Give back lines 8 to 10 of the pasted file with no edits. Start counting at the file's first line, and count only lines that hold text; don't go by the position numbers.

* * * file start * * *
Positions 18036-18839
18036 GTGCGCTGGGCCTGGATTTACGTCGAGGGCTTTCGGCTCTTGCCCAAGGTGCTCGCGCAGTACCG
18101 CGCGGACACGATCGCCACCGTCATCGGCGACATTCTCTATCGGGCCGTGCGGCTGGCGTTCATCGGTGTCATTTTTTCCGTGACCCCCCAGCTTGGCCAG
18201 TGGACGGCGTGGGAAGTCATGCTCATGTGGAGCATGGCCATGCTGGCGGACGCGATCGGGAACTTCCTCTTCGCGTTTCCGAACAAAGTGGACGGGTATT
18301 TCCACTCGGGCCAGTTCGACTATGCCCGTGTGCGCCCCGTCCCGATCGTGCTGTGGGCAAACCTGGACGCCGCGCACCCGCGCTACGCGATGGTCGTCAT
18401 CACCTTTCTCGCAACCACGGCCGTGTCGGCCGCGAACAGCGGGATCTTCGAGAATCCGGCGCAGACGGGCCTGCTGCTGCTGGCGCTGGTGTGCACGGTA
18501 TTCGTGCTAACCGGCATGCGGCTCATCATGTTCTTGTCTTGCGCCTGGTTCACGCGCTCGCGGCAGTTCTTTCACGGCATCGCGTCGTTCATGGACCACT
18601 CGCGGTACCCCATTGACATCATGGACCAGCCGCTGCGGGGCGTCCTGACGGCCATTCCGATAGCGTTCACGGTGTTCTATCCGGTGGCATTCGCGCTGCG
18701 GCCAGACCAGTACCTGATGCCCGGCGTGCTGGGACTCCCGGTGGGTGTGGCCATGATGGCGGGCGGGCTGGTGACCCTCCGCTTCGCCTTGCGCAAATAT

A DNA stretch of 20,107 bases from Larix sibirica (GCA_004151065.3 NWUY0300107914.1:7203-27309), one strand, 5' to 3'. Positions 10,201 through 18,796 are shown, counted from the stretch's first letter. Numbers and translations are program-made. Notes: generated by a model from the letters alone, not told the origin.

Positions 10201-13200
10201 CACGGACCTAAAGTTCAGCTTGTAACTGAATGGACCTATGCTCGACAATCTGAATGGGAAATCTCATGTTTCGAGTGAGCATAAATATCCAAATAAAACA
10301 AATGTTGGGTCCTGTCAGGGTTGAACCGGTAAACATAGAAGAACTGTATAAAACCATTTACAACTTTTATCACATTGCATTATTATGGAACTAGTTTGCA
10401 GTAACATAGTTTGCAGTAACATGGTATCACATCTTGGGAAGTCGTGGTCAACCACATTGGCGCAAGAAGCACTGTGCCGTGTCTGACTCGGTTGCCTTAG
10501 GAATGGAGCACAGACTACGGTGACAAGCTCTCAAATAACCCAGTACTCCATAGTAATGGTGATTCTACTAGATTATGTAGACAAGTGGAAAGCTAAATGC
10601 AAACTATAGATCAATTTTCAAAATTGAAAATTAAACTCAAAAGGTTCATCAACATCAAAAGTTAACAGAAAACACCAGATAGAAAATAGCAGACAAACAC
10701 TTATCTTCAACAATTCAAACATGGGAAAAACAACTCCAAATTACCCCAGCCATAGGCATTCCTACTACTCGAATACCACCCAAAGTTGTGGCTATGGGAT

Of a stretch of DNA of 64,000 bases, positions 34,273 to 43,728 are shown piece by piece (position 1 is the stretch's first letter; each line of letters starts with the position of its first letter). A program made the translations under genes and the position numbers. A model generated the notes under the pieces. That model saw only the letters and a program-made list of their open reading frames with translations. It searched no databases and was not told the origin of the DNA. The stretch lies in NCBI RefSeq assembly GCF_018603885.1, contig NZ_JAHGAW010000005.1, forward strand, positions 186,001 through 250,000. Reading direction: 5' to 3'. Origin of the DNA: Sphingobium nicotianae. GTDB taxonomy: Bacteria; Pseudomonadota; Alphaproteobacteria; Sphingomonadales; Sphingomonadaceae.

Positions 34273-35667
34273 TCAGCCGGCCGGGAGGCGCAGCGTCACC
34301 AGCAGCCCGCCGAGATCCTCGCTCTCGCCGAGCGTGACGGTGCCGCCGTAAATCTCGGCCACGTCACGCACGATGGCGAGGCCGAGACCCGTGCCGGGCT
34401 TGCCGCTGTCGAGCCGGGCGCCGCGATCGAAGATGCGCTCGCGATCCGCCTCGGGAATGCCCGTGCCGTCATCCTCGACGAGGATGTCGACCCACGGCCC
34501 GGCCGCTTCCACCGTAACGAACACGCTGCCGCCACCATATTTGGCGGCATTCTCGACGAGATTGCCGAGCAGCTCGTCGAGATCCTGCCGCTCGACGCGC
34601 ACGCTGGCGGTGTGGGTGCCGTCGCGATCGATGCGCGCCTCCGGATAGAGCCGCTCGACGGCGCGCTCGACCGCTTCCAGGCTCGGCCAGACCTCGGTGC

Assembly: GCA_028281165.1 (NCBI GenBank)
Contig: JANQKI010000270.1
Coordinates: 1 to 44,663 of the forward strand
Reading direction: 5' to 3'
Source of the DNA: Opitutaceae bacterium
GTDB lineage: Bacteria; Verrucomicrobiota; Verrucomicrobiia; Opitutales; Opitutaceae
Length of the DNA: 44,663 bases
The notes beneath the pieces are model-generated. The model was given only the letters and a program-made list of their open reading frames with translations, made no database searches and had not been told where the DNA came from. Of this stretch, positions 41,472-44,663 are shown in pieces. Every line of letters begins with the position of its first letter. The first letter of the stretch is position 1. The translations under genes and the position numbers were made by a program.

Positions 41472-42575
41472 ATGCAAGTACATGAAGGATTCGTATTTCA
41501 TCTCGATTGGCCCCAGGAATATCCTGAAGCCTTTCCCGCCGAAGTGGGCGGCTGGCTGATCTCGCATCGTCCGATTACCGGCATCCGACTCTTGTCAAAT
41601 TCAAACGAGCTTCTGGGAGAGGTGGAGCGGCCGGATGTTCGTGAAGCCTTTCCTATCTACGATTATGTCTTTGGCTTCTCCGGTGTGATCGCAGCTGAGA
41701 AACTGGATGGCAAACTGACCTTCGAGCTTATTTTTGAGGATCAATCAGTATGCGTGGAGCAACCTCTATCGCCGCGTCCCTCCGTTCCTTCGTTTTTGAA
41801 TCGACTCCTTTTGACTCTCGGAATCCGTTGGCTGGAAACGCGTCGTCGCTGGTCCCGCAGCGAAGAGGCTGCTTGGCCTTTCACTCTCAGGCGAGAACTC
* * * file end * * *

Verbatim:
18601 CGCGGTACCCCATTGACATCATGGACCAGCCGCTGCGGGGCGTCCTGACGGCCATTCCGATAGCGTTCACGGTGTTCTATCCGGTGGCATTCGCGCTGCG
18701 GCCAGACCAGTACCTGATGCCCGGCGTGCTGGGACTCCCGGTGGGTGTGGCCATGATGGCGGGCGGGCTGGTGACCCTCCGCTTCGCCTTGCGCAAATAT

A DNA stretch of 20,107 bases from Larix sibirica (GCA_004151065.3 NWUY0300107914.1:7203-27309), one strand, 5' to 3'. Positions 10,201 through 18,796 are shown, counted from the stretch's first letter. Numbers and translations are program-made. Notes: generated by a model from the letters alone, not told the origin.